I was curious to get your perspective on how your column has been perceived over the years, positive and negative.These days there’s a funny, hypocritical schizophrenia about how the column’s received or perceived because the idea that by pulling the column from a print paper, you can keep frank or even sometimes really explicit conversations about sex out of your community is ridiculous. There’s this thing called the internet [laughs] and anyone with a phone in their pocket, which includes most 12-year-olds, can find in an instant, my column on other sites, and much, much worse things than my column. My column discusses sex in the language that people use when they talk about sex with their friends. Some people aren’t used to seeing that kind of language or discussion in print. But if they think for a second, it’s exactly the kind of discussions that they’re used to having. There’s been this convention that my column has helped to erode, that there’s one way you discuss sex in print and then there’s the way you discuss sex basically anywhere else – with your friends, with your colleagues, on television, everywhere else – but in print you have to switch into this kind of sexual Sanskrit and you’re not allowed to use the language people use when they talk about it. Which is crazy. Everything else in newspapers, everything else in print, you’re allowed to be conversational. A sports columnist doesn’t discuss sports with sort of high-minded, academic language. They discuss sports conversationally. And I think that’s hard for some people. They see that conversational discussion of sex and they’re shocked. Because that’s not how we talk about sex in public where other people can see it.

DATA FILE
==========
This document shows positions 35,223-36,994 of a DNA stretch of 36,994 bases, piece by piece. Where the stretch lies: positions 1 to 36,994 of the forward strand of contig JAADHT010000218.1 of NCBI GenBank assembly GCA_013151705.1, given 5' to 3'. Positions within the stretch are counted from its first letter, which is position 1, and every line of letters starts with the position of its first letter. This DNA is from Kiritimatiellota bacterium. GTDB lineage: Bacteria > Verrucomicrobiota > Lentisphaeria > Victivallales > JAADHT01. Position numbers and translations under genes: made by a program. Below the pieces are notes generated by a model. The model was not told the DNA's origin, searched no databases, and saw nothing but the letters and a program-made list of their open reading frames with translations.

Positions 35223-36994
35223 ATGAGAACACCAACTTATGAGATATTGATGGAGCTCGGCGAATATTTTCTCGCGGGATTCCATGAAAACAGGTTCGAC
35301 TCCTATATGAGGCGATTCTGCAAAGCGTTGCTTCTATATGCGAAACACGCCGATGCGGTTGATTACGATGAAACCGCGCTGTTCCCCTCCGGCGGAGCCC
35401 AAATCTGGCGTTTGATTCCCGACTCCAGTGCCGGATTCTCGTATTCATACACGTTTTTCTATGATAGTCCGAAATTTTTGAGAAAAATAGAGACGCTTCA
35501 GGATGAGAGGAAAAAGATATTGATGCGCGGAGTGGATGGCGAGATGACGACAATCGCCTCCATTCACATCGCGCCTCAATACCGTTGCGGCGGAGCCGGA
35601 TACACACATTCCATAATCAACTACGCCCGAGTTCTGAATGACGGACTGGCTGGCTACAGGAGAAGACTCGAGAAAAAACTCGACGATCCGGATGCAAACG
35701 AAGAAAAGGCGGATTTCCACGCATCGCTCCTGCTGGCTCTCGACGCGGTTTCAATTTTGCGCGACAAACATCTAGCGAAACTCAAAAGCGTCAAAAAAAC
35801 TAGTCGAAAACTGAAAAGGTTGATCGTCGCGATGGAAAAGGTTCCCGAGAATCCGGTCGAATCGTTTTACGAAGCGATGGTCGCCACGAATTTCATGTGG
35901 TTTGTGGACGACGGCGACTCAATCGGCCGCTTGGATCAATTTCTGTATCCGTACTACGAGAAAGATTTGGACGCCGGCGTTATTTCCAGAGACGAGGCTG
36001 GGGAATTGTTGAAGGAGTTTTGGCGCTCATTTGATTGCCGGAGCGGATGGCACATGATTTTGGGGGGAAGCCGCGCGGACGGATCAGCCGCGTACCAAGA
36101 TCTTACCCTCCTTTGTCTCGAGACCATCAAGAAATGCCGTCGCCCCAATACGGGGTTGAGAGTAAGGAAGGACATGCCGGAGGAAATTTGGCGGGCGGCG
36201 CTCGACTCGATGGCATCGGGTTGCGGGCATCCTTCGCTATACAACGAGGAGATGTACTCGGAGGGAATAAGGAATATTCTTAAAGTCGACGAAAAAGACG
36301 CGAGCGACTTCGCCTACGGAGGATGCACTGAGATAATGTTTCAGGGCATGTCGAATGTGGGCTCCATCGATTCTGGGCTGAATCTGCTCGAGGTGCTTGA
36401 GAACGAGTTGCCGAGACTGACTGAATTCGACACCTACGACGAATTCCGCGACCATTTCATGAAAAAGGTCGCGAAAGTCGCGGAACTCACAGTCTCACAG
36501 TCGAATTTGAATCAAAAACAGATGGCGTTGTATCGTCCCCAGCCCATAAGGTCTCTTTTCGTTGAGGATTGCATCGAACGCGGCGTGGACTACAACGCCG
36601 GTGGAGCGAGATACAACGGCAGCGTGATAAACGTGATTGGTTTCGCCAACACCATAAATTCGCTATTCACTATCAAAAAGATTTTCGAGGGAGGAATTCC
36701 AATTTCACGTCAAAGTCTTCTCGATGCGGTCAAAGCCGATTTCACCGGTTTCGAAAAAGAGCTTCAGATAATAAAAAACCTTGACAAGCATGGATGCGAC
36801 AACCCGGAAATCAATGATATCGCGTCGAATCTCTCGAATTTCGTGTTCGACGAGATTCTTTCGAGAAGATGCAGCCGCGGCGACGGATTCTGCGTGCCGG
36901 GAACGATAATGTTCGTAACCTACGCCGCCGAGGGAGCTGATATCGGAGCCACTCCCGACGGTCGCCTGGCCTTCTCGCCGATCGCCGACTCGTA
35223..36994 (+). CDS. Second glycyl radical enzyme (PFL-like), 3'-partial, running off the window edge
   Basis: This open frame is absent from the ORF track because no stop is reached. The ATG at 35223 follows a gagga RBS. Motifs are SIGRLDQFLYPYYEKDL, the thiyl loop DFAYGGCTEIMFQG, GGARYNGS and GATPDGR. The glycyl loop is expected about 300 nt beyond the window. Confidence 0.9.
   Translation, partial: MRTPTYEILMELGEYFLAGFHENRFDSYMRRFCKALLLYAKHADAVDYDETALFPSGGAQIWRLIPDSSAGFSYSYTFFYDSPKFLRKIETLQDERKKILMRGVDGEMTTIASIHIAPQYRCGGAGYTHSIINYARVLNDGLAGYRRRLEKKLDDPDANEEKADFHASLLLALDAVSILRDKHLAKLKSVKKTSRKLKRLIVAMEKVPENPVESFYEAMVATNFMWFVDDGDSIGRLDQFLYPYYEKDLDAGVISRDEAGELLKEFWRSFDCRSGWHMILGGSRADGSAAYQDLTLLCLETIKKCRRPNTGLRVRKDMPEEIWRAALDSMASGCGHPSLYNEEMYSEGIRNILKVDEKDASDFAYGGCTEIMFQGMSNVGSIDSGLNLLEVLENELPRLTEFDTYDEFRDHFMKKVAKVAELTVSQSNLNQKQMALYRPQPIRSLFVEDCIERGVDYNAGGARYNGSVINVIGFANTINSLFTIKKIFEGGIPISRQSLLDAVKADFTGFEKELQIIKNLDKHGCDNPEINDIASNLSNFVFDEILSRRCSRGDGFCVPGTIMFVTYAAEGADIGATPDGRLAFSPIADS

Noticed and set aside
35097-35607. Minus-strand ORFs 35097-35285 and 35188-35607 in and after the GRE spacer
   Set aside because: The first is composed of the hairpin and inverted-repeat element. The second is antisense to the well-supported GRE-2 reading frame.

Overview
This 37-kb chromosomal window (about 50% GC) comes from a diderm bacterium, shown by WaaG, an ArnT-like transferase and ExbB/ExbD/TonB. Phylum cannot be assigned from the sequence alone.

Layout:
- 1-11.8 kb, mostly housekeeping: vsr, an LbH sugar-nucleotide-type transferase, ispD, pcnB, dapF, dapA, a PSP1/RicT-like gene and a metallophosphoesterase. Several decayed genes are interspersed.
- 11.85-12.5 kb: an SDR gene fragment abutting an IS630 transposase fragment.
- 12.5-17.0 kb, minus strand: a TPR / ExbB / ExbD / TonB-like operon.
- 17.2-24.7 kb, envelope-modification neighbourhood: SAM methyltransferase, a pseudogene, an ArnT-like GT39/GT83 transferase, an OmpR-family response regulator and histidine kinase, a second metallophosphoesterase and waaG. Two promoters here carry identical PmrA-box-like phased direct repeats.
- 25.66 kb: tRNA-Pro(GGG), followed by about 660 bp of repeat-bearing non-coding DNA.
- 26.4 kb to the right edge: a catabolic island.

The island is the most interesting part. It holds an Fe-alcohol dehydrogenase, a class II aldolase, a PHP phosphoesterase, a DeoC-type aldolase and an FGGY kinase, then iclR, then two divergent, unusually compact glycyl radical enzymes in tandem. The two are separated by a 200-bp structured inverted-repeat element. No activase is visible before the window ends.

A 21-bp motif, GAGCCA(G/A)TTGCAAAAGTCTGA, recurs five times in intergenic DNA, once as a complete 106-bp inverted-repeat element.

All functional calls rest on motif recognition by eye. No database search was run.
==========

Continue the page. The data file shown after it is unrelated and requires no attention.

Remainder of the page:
So the reception of my column over the years, I’ve been writing it for a long time. Twenty-five years ago there was an effort in San Francisco to get my column thrown out of the paper there because I used the word ‘faggot’ and my column was called a hate crime. It didn’t matter that I, myself, am a faggot [laughs] and comfortable with the word. There were a few years where the Village Voice wanted to pick it up but they thought they couldn’t or didn’t want to because I talked too much about anal sex and [that] my column was too out there for New York City – this was when it was running in Vancouver and Seattle and San Francisco and a few other places – and it was just too dirty for New York, which is crazy. That was 20 years ago.